Everyone remembers where they were and who they were with the first time they witnessed the Red Wedding. “The Rains of Castamere,” recently rated by The Ringer as the third best episode in TV in the 21st century, marked a turning point for anyone watching “Game of Thrones.” If Ned Stark’s execution was a warning shot, the Red Wedding represented how real the stakes were in this show, regardless if you were a book reader or show watcher.
Give credit — or perhaps, blame — to the story’s author, George R.R. Martin. The writer has almost become a meme for his willingness to kill characters and inability to “finish the books, but he assigns inspiration to another highly-praised fantasy storyteller, J.R.R. Tolkien. As Martin revealed during The Great American Read, an eight-part PBS series around America’s 100 favorite novels, Tolkien was a huge influence on the type of bold storytelling choices found in A Song of Ice and Fire.
Martin encountered Lord of the Rings for the first time in junior high school, and “by the time I got to the Mines of Moria,” Martin said. “I had decided this was the greatest book that I had ever read.”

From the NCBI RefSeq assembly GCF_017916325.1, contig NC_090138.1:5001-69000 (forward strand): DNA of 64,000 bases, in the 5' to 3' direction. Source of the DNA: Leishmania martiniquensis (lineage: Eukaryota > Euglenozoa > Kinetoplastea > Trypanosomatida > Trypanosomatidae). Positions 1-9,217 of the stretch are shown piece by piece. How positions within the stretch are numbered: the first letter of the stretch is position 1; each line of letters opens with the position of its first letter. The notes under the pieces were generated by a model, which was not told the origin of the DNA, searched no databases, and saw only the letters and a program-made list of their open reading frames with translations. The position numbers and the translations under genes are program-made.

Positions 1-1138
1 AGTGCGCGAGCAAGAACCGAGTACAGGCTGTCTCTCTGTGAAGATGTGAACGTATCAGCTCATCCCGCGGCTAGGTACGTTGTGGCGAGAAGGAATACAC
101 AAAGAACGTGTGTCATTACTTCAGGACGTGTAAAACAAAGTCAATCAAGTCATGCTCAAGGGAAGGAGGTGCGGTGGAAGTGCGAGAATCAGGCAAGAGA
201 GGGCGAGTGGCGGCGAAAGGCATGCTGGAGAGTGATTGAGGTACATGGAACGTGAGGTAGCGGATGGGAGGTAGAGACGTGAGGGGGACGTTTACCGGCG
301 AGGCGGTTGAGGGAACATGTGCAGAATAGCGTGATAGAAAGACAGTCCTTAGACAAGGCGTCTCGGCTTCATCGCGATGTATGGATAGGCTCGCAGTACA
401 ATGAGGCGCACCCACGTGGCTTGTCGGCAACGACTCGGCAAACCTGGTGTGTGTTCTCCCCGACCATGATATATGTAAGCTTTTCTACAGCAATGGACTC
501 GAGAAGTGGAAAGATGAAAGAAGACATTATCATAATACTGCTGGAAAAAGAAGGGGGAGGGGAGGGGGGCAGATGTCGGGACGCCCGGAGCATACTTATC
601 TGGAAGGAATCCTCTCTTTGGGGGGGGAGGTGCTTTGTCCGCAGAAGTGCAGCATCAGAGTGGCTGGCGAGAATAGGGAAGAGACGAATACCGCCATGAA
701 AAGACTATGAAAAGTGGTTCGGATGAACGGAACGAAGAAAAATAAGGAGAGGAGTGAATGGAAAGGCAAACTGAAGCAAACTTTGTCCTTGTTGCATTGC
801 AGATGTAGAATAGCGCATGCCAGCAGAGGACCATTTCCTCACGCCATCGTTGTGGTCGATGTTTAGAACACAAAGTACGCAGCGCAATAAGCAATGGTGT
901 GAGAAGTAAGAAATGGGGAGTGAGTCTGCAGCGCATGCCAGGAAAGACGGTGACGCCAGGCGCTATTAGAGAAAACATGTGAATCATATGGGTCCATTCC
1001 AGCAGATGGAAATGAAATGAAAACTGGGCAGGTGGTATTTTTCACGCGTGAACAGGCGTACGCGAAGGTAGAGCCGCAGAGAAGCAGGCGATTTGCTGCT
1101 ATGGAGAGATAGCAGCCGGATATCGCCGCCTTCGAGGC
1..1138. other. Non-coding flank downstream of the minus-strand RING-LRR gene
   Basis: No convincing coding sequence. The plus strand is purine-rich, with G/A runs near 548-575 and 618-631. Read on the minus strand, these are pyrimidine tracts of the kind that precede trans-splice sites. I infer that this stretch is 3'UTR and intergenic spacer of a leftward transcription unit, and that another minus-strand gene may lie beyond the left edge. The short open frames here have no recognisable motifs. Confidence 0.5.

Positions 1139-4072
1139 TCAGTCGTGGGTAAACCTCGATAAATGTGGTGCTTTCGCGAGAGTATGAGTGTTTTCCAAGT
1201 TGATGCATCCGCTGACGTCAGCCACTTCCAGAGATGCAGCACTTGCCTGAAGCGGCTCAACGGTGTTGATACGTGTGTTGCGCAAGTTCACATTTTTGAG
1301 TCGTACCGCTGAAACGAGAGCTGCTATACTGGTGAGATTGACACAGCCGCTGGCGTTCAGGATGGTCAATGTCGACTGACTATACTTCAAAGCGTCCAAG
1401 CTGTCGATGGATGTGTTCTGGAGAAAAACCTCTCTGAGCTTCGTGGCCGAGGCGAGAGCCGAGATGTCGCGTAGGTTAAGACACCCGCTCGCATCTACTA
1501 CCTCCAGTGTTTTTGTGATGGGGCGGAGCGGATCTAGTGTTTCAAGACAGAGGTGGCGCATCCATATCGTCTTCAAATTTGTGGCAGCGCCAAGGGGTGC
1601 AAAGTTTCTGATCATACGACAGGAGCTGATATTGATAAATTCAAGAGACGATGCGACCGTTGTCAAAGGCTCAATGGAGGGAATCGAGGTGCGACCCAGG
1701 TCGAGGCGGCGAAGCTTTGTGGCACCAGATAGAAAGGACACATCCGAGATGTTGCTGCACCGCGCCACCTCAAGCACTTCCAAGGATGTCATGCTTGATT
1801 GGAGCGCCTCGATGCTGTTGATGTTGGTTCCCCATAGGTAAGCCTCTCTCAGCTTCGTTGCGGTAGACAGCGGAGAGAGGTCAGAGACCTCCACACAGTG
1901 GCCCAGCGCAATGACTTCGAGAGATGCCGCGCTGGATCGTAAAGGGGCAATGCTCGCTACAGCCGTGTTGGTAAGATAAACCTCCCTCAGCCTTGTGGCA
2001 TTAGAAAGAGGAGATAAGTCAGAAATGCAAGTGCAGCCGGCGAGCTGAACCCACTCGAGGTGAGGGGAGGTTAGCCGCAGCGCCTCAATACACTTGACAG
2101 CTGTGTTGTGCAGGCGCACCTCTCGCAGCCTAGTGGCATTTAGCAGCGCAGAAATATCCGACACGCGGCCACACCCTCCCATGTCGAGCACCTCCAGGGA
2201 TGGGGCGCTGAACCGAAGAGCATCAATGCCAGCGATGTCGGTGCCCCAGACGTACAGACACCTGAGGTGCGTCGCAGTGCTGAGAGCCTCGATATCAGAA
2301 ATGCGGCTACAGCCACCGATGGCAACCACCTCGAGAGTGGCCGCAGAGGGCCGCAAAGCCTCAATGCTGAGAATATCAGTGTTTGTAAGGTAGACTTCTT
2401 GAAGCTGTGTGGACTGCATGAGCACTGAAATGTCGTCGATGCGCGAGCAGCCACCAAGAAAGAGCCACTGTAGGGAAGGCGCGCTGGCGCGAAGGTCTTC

…and then Gandalf dies! I can’t explain the impact that had on me at 13. You can’t kill Gandalf! I mean, Conan [the Barbarian] didn’t die in the Conan books, y’know. Tolkien just broke that rule, and I’ll love him forever for it. Because the minute you kill Gandalf, the suspense of everything that follows is a thousand times greater. Because now anybody could die. Of course that’s had a profound effect on my own willingness to kill characters at the drop of a hat.
You can watch the full interview below and check out the full PBS list of America’s 100 favorite novels here.